Analysis: Schneider or Bishop should have been the selection over Howard for Sochi, but those wrongs will be made right in 2018. 

    The starting job will remain Quick's, barring injuries or an incredible decline in his play over the next four years.

     

Biggest X-Factor: Absolutely Everything

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    Frank Franklin II/Associated Press

    Some of the questions that hang over this potential team include:

    • Who will be selecting this team? As we learned this time, the biases and preconceived notions of management can go a long way toward leaving players at home. Without knowing the brain trust that will be selecting this team, it's tough to know who are the favorites.

    • Who will suffer a career-changing injury? Maybe no one, maybe someone. 

    • What about players not in the NHL now? Four years from now, an American-born player could blossom into a candidate for Team USA. Alex Galchenyuk was on the radar for the 2014 team, and he was drafted in 2012. If he was chosen one or two years earlier, maybe he could have made the team. 

    • Will the NHL go to the Olympics in 2018? Yeah, it's a big question.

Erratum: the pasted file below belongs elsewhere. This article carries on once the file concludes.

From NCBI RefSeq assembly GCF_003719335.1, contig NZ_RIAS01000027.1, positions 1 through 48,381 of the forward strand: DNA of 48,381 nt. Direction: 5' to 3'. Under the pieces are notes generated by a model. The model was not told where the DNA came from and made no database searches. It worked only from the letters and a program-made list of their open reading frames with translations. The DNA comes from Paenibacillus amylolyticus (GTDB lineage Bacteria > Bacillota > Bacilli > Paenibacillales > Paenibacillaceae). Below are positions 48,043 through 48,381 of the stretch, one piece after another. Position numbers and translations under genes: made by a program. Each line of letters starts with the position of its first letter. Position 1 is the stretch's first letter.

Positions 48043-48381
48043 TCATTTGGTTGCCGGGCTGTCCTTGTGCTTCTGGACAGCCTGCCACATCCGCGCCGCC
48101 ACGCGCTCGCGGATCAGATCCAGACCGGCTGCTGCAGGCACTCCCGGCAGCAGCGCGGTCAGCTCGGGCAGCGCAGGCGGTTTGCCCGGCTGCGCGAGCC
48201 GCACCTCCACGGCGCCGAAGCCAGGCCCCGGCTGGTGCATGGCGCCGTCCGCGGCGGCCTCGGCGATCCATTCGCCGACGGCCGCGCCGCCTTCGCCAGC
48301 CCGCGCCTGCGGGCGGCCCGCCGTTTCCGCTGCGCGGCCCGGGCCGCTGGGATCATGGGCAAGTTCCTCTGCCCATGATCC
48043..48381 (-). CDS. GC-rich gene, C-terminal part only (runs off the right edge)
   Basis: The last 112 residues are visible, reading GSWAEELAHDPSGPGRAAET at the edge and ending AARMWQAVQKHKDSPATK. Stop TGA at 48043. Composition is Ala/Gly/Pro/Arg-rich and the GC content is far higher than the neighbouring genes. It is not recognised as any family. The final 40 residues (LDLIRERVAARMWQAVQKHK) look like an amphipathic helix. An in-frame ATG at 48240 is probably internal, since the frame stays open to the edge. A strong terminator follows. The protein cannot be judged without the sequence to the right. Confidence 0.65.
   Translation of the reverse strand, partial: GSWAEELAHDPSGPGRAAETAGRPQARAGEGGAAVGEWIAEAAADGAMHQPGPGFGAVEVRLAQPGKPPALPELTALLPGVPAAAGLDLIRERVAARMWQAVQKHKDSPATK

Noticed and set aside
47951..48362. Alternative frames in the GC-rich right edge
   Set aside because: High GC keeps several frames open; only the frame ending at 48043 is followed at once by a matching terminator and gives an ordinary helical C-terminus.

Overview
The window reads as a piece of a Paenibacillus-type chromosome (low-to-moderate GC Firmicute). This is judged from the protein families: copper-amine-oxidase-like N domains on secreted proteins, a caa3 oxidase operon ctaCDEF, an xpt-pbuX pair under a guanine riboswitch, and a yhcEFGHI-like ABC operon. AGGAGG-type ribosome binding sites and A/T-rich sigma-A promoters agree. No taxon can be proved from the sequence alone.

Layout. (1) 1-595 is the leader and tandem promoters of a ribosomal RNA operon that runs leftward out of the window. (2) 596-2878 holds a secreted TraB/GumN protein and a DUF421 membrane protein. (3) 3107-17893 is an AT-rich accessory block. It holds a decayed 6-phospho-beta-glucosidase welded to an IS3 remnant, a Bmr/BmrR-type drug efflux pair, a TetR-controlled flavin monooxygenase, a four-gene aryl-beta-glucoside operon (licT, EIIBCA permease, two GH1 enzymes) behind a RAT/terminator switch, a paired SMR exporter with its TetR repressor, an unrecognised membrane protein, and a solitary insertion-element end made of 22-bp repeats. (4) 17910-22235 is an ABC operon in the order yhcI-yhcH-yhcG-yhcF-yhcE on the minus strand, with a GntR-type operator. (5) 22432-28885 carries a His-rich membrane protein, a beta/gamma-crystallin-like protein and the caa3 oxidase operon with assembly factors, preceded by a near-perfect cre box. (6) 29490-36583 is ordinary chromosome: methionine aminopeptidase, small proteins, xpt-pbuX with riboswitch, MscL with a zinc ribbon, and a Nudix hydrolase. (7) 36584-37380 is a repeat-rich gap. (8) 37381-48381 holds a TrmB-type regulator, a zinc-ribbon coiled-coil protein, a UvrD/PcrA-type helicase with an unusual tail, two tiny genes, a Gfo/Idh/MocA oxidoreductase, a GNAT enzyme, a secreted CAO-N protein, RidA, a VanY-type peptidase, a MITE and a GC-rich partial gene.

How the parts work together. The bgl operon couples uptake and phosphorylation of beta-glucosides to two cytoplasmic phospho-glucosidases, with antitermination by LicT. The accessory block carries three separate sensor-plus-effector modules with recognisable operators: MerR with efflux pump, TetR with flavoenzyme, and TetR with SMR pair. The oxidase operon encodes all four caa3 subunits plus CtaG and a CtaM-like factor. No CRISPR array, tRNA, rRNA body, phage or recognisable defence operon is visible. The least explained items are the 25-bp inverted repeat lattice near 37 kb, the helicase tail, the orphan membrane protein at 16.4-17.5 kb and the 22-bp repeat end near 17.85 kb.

• What if the world ends? Should a meteor hit the planet in the next four years, there's a good chance this will not be the team that represents the United States at the next Olympics.

Best Asset: Speed

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    Jim McIsaac/Getty Images

    It's fair to say speed was an asset for the 2014 version of Team USA, but when it came time to match up with Canada in the semifinals, the Americans were a step slow all over the ice.

    Whether that had to do with a passive coaching strategy or a slow-footed group in relation to Canada, it was an issue.

    With this fictional team, there is even more speed. Replacing Brooks Orpik with Keith Yandle immediately upgrades Team USA in that department. Adding Chris Kreider, Alex Galchenyuk and Brandon Saad helps in that area, too.